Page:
Should You Take Your Kids to an International School?

Good education and mentorship from an early age are what sets apart extremely successful individuals in life from mediocre achievers with average lives. In the quest to find the best education for kids in Africa, parents go to great lengths, those who are wealthy take their kids to international schools for primary education and later on abroad for university education. Those who can’t afford international schools and colleges abroad try to find scholarships for their kids. Those who can’t get scholarships and can’t afford a group of school fees go to great lengths to get their kids into international schools, they take loans and downgrade their lifestyles just to afford the education and training they would want their kids to have.

The international schools in Kenya and Africa that offer British curricula have been very attractive to kids and parents even from average and low-income households who see admissions to these schools as a ticket to success in life. Parents want their kids to learn and speak good English Spanish or German.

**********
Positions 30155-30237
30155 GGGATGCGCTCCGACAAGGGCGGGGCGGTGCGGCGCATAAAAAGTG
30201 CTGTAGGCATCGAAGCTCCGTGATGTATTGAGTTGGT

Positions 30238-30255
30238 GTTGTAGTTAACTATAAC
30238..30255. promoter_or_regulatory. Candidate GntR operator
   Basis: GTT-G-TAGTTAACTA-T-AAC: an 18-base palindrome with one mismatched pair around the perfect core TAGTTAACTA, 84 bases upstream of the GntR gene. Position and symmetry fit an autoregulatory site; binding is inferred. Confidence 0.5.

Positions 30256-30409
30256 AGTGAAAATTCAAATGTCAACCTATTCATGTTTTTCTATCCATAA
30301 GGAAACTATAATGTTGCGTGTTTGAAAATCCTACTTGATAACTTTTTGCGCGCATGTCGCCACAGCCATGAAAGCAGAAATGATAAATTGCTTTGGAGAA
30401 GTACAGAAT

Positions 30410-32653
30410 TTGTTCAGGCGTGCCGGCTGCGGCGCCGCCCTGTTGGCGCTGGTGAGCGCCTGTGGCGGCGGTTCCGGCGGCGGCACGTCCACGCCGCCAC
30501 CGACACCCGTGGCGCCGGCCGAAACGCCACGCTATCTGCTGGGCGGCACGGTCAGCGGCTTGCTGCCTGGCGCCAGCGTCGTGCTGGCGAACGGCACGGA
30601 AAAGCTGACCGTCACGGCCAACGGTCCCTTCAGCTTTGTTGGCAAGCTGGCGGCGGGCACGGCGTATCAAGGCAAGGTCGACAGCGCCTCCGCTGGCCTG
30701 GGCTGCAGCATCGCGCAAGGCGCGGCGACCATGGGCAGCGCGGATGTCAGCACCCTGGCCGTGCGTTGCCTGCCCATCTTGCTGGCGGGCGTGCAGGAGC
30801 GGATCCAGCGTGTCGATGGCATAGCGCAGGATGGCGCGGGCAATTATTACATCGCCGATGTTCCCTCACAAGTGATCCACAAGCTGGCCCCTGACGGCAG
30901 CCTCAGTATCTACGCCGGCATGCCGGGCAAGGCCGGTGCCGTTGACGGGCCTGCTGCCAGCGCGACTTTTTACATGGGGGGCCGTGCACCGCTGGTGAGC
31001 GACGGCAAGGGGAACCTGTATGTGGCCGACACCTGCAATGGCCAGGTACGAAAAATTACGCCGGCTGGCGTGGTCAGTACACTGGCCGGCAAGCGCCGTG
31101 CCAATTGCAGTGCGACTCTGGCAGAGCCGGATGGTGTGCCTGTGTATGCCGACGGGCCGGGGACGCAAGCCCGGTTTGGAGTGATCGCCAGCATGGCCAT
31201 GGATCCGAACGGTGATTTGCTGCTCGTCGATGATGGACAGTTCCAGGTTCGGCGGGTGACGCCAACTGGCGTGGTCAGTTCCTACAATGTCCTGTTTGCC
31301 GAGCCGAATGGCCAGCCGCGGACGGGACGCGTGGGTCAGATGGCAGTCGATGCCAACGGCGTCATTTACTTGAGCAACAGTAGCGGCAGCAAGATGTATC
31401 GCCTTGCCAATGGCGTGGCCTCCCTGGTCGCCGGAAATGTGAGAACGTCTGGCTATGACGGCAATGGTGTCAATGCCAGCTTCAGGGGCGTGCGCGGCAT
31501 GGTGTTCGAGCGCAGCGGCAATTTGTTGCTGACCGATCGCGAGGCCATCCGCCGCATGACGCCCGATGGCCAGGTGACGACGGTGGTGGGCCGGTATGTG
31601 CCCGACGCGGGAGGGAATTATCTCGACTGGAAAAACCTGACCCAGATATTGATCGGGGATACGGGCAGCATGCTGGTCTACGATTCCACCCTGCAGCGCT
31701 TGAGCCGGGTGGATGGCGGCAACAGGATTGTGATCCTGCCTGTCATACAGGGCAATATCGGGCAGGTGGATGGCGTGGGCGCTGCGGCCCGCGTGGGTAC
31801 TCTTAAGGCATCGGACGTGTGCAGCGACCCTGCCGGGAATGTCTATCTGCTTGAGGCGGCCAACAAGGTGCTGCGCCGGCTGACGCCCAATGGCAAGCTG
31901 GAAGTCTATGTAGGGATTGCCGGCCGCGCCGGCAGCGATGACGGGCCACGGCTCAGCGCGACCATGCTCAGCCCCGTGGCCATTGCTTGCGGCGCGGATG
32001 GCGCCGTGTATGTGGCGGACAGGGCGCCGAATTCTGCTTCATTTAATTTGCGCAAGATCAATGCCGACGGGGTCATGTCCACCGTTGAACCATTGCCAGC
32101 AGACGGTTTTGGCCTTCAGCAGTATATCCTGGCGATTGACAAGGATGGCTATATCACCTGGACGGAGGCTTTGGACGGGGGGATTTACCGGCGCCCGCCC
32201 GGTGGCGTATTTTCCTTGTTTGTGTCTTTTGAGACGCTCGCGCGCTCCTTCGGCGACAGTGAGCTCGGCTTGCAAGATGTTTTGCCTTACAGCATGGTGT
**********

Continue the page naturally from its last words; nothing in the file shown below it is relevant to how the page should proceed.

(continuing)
A section of Kenyans on the internet has called out parents stretching their pockets to get students to international schools as ‘pimps’ and ‘social climbers’ who are trying too hard to fit in environments where they don’t belong. They urge these parents to just stick to their means and opt for local schools that still offer nice education.

There are not many good schools in Kenya and Africa that’s why there is a scramble for the best around. Even the good public schools and boarding schools are not easy to get into. You must have either been a top performer or your parents must be wealthy to get into them. I went to a national school for my secondary education when there were only 10 national schools in the country. Nowadays many provincial schools have been upgraded to national standards. When I joined a national school, I noticed many students would be brought 1 month later, 4 months later, my cousin whom I was in the same school joined me a year later from a different school. When his parents learned that I was in a national school, they immediately made arrangements to also have him brought there.